Etymology
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renewal (n.)

"act of renewing or forming anew," 1680s, from renew (v.) + -al (2). Specific meaning "urban redevelopment" is attested by 1965, American English. An earlier noun was simply renew (early 15c., reneue).

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urban (adj.)

"characteristic of city life, pertaining to cities or towns," 1610s (but rare before 1830s), from Latin urbanus "of or pertaining to a city or city life; in Rome," also "in city fashion, polished, refined, cultivated, courteous," but also sometimes "witty, facetious, bold, impudent;" as a noun, "city dweller," from urbs (genitive urbis) "city, walled town," a word of unknown origin.

The word gradually emerged in this sense as urbane became restricted to manners and styles of expression. In late 20c. American English gradually acquiring a suggestion of "African-American." Urban renewal, euphemistic for "slum clearance," is attested from 1955, American English. Urban sprawl recorded by 1958. Urban legend attested by 1980.

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Urban 

masc. proper name, from Latin urbanus "refined, courteous," literally "of a city" (see urban (adj.)).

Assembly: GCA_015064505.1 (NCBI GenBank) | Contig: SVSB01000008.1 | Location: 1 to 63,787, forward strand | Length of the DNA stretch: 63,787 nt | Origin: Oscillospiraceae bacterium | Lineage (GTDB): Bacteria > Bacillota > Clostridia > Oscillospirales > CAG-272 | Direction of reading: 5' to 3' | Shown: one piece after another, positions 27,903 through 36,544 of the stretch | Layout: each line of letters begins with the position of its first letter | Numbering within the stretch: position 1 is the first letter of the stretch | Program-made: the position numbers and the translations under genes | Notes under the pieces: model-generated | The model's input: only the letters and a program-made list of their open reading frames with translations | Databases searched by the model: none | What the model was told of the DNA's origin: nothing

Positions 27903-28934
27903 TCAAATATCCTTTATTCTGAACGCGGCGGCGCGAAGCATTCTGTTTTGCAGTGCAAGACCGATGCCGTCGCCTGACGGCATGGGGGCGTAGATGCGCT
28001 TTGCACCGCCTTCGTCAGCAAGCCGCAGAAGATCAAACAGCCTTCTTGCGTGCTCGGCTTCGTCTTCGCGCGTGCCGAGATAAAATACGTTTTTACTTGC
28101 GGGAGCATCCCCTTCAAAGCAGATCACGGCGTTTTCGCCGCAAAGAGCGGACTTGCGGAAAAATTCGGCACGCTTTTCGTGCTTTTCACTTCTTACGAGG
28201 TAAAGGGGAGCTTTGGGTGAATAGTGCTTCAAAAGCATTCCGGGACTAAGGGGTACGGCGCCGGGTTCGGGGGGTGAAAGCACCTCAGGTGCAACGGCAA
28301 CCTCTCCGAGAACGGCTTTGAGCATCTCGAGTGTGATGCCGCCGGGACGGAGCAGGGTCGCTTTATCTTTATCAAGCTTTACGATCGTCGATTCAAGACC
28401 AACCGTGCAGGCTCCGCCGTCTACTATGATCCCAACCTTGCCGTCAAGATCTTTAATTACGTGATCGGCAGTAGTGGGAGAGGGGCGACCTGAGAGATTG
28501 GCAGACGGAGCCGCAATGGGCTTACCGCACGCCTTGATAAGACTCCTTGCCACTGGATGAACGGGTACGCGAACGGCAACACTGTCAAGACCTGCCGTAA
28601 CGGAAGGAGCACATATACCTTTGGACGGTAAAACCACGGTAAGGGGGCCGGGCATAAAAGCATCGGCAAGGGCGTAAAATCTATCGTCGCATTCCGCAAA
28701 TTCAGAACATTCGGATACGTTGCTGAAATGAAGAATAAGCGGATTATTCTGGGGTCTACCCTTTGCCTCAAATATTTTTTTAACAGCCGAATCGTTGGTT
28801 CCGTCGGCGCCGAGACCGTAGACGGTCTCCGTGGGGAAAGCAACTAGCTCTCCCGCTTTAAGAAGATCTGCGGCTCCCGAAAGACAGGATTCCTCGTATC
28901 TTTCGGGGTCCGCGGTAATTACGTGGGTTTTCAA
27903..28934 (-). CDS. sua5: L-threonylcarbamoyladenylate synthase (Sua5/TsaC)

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relocation (n.)

1746, in Scottish law, "renewal of a lease," noun of action from relocate (v.). The meaning "act of relocating" is from 1837.

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instauration (n.)

"restoration, renewal," c. 1600, from Latin instaurationem (nominative instauratio) "a renewal," noun of action from past participle stem of instaurare "to set up, establish; renew, restore," from in- "in" (from PIE root *en "in") + -staurare (ending also found in restaurant), from PIE *stauro-, from root *sta- "to stand, make or be firm."

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exurb (n.)

"the outer, prosperous ring of the suburbs," 1955, American English, from exurban (adj.), by 1838 (it seems to have arisen in the writings of the reform movement opposed to urban cemeteries), from ex- + urban, on model of suburban. Related: Exurbanite; exurbia.

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conurbation (n.)

1915, from con-, assimilated form of Latin com "with, together" (see com-) + urbs "city" (see urban (adj.)) + noun ending -ation. Coined by Scottish biologist and urban planner Patrick Geddes in "Cities in Evolution."

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interurban (adj.)

1883, from inter- "between" + Latin urbs "city" (see urban (adj.)).

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